But, experts point out, Russia holds a veto in the Security Council – which it has used repeatedly over Syria – and Putin went on to explain that he rejects all the evidence that Assad's forces staged the attack so far made public, including graphic videos of the victims and US claims that it intercepted telephone calls between top Syrian officials admitting that they carried out the attack.
Speaking to the Kremlin's in-house human rights commission today, Putin was considerably more blunt.
"Congress of any country can sanction [military intervention]. But they are sanctioning aggression, because anything that is beyond the UN Security Council framework except self-defense is aggression," Putin said.
"What the US Senate is doing now is in fact legitimizing aggression, and we have all glued ourselves to TV screens and are waiting to see whether there will be a sanction or not. What we should be talking about is that this is absurd in principle," Putin said.
And, in a brief but possibly frank flash of anger, Putin appears to have called US Secretary of State John Kerry a "liar."
"I watched the debates in Congress. A congressman asks Mr. Kerry: 'Is there Al Qaeda there? There has been rumor that they are gaining strength.' He [Kerry] replies, 'No. I am telling you firmly: there are none of them there'," the independent Interfax agency quoted Putin as saying.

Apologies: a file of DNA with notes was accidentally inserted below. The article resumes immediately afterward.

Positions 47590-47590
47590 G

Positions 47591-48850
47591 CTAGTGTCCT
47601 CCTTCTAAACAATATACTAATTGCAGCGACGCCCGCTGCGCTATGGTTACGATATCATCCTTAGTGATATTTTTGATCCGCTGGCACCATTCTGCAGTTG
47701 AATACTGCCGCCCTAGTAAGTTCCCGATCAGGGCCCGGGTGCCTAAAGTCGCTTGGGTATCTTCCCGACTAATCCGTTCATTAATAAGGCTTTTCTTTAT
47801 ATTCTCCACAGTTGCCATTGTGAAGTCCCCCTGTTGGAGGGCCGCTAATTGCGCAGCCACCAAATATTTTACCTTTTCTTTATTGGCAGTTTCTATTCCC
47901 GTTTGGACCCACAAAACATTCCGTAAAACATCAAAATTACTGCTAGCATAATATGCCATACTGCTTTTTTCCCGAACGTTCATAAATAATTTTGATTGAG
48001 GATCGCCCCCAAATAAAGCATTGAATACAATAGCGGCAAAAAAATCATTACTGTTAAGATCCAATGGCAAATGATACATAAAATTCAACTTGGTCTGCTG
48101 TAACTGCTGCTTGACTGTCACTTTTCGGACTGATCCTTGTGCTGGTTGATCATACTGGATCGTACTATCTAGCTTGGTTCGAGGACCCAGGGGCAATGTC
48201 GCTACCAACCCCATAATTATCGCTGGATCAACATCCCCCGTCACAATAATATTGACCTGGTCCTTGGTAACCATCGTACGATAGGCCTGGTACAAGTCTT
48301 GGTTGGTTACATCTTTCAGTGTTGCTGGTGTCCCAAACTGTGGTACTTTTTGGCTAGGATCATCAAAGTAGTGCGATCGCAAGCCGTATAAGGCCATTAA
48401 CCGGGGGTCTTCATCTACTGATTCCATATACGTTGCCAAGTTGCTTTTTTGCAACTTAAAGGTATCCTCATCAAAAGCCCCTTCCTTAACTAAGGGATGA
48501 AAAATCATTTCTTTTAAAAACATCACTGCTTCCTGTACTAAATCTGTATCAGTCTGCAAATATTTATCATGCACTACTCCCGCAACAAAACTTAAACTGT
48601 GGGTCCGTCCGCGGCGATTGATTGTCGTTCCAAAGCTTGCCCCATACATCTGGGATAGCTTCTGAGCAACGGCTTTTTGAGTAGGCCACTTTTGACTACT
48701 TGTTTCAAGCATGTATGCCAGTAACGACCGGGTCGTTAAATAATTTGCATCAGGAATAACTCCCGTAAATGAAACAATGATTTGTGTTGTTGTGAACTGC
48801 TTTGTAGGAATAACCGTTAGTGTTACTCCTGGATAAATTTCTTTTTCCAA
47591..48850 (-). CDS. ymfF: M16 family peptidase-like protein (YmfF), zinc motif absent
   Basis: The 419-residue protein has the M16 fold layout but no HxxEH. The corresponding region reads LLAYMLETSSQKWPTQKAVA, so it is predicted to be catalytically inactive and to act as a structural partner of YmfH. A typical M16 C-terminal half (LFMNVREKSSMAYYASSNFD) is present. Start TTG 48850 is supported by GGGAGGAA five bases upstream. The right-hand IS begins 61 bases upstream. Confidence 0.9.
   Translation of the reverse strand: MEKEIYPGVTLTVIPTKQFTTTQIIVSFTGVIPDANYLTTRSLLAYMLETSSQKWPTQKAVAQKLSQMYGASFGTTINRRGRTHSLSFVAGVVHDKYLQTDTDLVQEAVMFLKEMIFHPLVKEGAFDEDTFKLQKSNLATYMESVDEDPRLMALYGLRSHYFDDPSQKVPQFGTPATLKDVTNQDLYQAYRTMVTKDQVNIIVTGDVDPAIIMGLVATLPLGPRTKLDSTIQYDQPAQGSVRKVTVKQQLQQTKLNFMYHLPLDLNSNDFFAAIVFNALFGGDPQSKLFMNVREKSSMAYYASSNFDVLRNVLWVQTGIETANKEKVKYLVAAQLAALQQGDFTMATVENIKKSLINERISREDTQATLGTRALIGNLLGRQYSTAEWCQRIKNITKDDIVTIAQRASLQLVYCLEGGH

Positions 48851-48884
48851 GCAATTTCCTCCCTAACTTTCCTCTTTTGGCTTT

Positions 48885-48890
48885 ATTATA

In fact, "the principal combative unit [acting in Syria now] is the so-called Nusra, which is an Al Qaeda unit," he said.
"And they know this. I even felt quite awkward. We are communicating with them and assume that they are decent people. And he is telling an outright lie, and he knows that he is lying. This is sad," Putin added.
Mr. Obama earlier canceled a face-to-face meeting with Putin slated for this week over the Edward Snowden affair and other irritants on a growing list of issues that have been dragging down the US-Russia relationship. He may find find it hard to bridge the growing chasm between himself and Putin.
"At the summit there will be lots of talk about Syria," says Alexei Malashenko, an expert with the Carnegie Center in Moscow.